This morning I submitted a 4991 word manuscript to an open call for a mystery/crime anthology set in a specific regional area. I’m not sure what my chances of getting in are since (1) open calls are often highly competitive, (2) judging is subjective and (3) my work skews toward darker subjects than most general mystery stories. Like a lot of my stories, I overwrite my first draft. To be fair when I was writing the story, I wasn’t thinking of the anthology specifically. I was stuck editing a WIP and really wanted to get this other story out of my head. While writing I used the anthology’s geographical area, perhaps subconsciously, but it also fit my character’s natural movements.
The first draft was over 6000 words and the second came out to 7742. I like the second draft. A lot. It follows a character who seems to repeatedly makes poor decisions before meeting a person who changes everything. (Sorry I’m keeping the story vague on the off-off-off chance that a judge might read this post.) The relationship between the two characters and consequences of the protagonist’s past become the central plot. At the end of the story I added a final twist to explain what really happened in the opening scenes preceding the main plot. The problem is that the anthology called for a maximum of 5000 words. That meant a 35% reduction or about 10½ pages out of a 29 page document.
Part of me didn’t want to submit to the anthology so I could keep the overall theme and the twist in the story. The story, however, had all of the elements that the anthology wanted and it would be cool to have a story in that collection. Finding publishers for stories can be difficult, even with solid stories. So I asked my writing group (Writing Wranglers and Warrior’s own Sarah Chen and Stephen Buehler) to help me out. I can’t stress how important it is to have another set of critical eyes on a project. They both came up with important cuts. While painful, the cuts left the integrity of the plot and the main characters’ relationship intact. It is now a straight ahead love/revenge/dealing-with-past-demons story.
Which leads me to wonder if the lean version gets published, what should I do with the bigger version with a big twist ending? Usually scenes I’ve cut out of other stories are never seen again. Often that is for the best. (For example my story “How I Got Into The Navy” was supposed to happen over two decades, but a character’s surprise reaction caused the story to end sharply.) The story I submitted this morning was sparked by a concept that is currently absent from the story. While I could apply the concept to a different story, it seems like I would be walking down the same road. I’d love to publish the longer version of the story with the caveat that a shorter version exists in the world.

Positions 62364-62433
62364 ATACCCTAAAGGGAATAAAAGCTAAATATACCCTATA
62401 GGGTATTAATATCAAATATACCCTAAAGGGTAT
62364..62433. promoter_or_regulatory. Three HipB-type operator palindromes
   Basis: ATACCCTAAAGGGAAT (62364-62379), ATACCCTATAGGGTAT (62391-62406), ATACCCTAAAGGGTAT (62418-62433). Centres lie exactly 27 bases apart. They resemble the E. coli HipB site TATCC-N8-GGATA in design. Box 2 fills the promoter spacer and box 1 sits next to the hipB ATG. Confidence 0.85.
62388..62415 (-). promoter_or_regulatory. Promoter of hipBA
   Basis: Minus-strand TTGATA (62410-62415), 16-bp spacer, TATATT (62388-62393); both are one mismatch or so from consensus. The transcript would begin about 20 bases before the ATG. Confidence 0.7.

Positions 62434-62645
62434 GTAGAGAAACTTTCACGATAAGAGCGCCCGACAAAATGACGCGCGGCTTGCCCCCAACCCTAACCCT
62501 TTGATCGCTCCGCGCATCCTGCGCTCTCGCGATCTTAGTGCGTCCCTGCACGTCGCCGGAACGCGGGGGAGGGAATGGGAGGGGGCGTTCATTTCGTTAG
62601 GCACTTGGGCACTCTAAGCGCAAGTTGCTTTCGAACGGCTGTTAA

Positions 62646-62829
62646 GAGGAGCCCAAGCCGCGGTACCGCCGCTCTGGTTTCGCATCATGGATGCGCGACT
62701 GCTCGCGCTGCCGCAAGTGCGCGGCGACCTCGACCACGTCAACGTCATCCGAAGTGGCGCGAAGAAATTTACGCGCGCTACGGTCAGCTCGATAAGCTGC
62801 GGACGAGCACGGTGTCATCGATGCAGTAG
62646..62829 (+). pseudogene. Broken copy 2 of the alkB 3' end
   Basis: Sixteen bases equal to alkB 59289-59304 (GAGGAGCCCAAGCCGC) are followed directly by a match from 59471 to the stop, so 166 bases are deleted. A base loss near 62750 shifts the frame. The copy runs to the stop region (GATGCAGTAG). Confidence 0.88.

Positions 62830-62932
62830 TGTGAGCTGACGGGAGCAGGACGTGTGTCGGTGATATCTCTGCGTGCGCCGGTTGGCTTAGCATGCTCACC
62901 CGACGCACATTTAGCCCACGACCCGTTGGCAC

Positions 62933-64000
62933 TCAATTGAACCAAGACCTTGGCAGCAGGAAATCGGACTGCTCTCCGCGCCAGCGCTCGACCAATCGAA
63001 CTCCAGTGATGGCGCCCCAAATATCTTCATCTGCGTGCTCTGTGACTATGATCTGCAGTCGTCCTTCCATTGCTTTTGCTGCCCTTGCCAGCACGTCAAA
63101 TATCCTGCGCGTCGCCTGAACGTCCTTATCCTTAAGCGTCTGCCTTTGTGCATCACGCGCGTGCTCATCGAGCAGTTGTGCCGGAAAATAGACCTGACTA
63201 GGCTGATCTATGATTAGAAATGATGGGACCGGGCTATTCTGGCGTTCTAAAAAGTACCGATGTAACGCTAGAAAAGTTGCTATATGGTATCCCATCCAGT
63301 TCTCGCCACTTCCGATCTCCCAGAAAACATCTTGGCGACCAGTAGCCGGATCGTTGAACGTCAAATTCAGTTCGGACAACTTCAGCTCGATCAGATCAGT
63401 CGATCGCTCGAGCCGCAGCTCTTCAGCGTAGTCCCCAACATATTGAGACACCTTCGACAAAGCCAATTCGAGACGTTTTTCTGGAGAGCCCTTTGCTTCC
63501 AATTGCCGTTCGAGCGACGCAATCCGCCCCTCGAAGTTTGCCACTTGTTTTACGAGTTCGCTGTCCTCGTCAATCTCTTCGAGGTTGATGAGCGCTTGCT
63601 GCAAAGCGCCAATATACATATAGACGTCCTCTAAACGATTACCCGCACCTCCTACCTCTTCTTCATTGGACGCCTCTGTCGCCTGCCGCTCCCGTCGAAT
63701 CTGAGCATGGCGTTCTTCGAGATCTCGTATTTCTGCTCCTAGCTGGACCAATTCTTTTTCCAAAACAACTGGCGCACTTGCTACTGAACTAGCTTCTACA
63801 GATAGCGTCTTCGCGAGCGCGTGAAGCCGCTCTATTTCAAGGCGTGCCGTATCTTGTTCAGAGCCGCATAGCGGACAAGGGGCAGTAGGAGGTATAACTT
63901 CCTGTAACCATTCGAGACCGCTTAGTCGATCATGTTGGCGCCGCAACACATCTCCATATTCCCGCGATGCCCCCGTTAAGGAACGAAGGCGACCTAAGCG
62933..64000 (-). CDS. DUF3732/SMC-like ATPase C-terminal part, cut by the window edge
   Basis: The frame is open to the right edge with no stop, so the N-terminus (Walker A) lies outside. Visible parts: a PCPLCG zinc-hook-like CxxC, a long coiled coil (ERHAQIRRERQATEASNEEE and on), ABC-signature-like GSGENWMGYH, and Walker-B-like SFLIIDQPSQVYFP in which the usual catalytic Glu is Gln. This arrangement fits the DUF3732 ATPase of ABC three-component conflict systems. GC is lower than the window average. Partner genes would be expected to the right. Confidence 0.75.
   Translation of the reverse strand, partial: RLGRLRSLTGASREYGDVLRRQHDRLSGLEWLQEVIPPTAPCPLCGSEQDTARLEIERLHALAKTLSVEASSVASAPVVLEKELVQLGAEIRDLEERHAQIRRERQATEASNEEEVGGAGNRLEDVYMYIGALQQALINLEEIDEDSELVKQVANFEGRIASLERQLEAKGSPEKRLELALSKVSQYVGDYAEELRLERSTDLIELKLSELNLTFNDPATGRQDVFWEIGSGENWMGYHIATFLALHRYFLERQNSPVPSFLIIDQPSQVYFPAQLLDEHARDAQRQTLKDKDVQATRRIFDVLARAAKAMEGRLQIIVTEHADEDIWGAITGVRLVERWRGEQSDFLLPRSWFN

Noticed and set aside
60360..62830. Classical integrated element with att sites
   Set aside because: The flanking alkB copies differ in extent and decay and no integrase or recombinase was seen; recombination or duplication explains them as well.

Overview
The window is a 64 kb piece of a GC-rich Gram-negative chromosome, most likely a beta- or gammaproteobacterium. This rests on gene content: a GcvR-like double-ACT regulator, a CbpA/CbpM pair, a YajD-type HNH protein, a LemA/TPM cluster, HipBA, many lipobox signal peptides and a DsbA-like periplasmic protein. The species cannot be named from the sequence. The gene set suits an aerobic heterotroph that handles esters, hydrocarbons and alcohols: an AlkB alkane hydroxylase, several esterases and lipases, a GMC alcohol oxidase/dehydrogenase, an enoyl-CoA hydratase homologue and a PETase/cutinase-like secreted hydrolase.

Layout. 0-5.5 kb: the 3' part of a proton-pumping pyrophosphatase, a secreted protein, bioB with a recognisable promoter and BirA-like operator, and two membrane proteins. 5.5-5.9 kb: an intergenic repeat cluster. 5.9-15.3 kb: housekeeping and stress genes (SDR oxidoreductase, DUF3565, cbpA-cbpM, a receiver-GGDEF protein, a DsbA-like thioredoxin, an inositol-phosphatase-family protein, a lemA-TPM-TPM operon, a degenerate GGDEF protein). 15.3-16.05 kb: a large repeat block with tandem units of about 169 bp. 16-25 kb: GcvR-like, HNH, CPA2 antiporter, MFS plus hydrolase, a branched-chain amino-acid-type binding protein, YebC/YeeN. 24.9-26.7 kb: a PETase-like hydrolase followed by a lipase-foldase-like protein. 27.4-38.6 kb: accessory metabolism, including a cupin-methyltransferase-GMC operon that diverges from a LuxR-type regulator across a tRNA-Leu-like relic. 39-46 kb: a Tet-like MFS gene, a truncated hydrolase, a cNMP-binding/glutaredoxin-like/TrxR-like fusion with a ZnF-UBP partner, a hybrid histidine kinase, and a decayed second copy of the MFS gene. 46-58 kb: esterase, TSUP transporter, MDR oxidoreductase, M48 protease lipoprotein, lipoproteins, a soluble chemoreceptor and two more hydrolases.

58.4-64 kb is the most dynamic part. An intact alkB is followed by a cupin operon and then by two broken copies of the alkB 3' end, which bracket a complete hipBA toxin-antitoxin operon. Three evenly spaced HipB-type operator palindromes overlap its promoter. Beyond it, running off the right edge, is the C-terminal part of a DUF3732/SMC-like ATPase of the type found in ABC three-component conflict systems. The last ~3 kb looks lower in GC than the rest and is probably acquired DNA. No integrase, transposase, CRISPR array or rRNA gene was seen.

Something like this happens with excerpts from novels that are made into short stories. Reading Patricia Abbott’s CONCRETE ANGEL this year, I noticed two scenes that I had already read as short stories in other publications. I need to ask her if there are more stories from the novel out in the world. On the other side, S.W. Lauden expanded a short story for his recent book CROSSWISE and I did the same with my novella LOST IN CLOVER. The original short story submission, “Eggnog,” led to both a story rejection and a contract for a novella expanding on the life of Jeremy Roberts. While I could try to publish it, I don’t think I will since that short story is the end of the novella. So I’m obviously making distinctions about publishing variations of a story. If there is something new and strikingly different in a variation, then perhaps an argument could be made for publishing it.
In music and movies there are often extended versions sold as remixes, alternate versions or director’s cuts. While leaner can better a film (in my opinion Apocalypse Now beats Apocalypse Now Redux), other times harsh cuts can destroy a movie (like Once Upon A Time In America.) Also, I imagine, two versions of the same film can still be powerful. (I’ve seen two different cuts of Orson Welles’ Touch Of Evil and I think they are both solid.)
So all that being said, I wonder if there would be a market for authors to show different versions of their story. As it is, writers struggle to get people to read… anything. Perhaps big name authors could pull in an audience interested in variations of a single work, but on the whole I imagine it would be a tough sell. A few years ago, I wrote a story with two different endings and it’s befuddle me as I’m not sure what I should do with it. The endings take the story in dramatically different directions. I’ve unsuccessfully looked to see if it were possible to have story published with both endings. I found one publication that did it a few years back, but they are no more.
Would you like to read different versions of the same story or should an artist stick to a single version and move on to the next project?
Travis Richardson has been a finalist for the Macavity, Anthony, and Derringer short story awards. His novella LOST IN CLOVER was listed in Spinetingler Magazine’s Best Crime Fiction of 2012. He has published stories in crime fiction publications such as Thuglit, Shotgun Honey, Flash Fiction Offensive, Jewish Noir, and All Due Respect. He edits the Sisters-In-Crime Los Angeles newsletter Ransom Notes, reviews Anton Chekhov short stories at http://www.chekhovshorts.com, and sometimes shoots a short movie. His novella, KEEPING THE RECORD, concerns a disgraced baseball player who will do anything to keep his tainted home run record. www.tsrichardson.com
My short story “Quack and Dwight” in JEWISH NOIR is a finalist for a Derringer in the novelette category. The same story was a top ten finalist in Screencraft’s 2015 Short Story contest. You can read a copy of the story here.